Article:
E-cigarette users could be at risk of developing lung disease after scientists found a toxic chemical inside the majority of flavoured refill liquids that they tested. Diacetyl, a substance used in flavouring but which has been linked to cases of bronchiolitis obliterans (or "popcorn lung"), was found in more than 75% of e-cigarettes tested by Harvard researchers.
The chemical is thought to be safe to eat but can be dangerous when heated and inhaled over a long period, according to the US National Institute for Occupational Safety and Health. Two other potentially harmful compounds – acetoin and 2,3-pentanedione – were also found in many varieties tested, including in flavours popular with young people such as cotton candy, fruit squirts and cupcake.
The study, carried out by researchers at Harvard T.H. Chan School of Public Health, tested 51 types of leading-brand flavored e-cigarettes. The test saw e-cigarettes discharged for eight seconds at a time inside a sealed chamber, and the vapour emitted was analysed. The results, published in Environmental Health Perspectives on 8 December, showed diacetyl in 39 of the flavours tested.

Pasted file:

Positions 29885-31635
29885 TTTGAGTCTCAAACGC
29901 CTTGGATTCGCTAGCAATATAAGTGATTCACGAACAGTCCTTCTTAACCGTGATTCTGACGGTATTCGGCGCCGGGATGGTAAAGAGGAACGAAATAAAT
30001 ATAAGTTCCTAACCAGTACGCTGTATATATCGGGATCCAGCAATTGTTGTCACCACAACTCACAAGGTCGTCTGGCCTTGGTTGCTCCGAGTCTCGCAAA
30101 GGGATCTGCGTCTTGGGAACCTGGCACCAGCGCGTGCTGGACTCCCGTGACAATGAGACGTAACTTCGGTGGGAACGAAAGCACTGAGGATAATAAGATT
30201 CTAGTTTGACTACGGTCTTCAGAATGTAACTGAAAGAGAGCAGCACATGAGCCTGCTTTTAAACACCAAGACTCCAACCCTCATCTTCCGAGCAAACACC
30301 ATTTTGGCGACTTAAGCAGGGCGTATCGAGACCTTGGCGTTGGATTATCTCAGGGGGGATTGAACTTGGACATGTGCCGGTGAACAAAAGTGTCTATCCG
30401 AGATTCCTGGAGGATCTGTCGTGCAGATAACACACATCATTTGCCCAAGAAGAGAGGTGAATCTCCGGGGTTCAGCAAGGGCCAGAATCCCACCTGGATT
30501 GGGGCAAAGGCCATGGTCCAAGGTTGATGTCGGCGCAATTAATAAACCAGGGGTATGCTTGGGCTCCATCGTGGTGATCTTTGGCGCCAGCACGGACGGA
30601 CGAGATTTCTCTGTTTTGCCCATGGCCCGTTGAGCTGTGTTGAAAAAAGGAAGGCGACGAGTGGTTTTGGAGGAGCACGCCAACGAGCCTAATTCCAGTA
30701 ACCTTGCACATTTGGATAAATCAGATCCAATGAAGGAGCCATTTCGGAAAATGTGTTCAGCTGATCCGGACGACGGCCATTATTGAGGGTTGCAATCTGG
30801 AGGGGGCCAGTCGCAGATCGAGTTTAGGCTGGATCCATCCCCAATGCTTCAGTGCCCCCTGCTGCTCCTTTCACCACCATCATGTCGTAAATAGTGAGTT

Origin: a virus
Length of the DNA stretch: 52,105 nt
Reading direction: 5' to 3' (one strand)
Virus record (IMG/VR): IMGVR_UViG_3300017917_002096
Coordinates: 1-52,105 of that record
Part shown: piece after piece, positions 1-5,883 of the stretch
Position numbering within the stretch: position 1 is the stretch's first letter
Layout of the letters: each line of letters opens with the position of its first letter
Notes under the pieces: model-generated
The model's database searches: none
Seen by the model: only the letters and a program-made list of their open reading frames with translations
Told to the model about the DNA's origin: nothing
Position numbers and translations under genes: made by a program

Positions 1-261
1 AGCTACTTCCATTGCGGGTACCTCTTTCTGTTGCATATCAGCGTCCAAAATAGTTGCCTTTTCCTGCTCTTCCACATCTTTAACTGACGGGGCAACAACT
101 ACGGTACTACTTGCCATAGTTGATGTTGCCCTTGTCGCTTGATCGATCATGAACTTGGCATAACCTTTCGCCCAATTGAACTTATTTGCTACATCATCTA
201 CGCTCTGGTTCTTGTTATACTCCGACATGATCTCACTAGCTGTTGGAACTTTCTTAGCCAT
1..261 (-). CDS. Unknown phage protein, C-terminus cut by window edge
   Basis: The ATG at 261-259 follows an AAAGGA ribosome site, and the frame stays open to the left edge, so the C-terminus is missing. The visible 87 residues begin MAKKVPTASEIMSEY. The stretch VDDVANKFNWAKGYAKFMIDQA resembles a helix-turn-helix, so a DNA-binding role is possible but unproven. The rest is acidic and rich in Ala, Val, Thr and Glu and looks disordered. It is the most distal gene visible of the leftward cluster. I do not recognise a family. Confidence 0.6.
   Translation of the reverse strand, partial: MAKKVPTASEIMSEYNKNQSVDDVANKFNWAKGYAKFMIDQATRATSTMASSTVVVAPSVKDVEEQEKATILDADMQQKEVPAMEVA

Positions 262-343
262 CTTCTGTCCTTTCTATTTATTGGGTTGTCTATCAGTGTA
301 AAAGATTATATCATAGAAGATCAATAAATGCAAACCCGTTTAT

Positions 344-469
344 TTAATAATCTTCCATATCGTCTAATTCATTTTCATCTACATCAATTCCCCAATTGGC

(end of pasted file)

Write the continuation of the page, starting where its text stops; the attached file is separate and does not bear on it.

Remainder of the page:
The chemical, used in butter flavouring, gained infamy after it was found to have caused the lung disease bronchiolitis obliterans in workers at several microwave popcorn factories. The only known cure of the disease is a lung transplant.
Joseph Allen, lead author of the study, said: "Recognition of the hazards associated with inhaling flavouring chemicals started with 'popcorn lung' over a decade ago. However, diacetyl and other related flavouring chemicals are used in many other flavours beyond butter-flavoured popcorn, including fruit flavours, alcohol flavours, and, we learned in our study, candy-flavoured e-cigarettes."
The study's authors have recommended urgent action to evaluate the potentially widespread exposure via flavoured e-cigarettes. A similar study published last year said the presence of diacetyl in e-cigarettes was an avoidable risk and called for manufacturers and flavouring suppliers to remove the chemical from their products.
The finding comes as doctors in the UK are to begin being allowed to prescribe e-cigarettes on the NHS after a study by Public Health England found they were "95% less harmful than tobacco".
But David Christiani, co-author of the Harvard study, said: "Since most of the health concerns about e-cigarettes have focused on nicotine, there is still much we do not know about e-cigarettes. In addition to containing varying levels of the addictive substance nicotine, they also contain other cancer-causing chemicals, such as formaldehyde, and as our study shows, flavouring chemicals that can cause lung damage."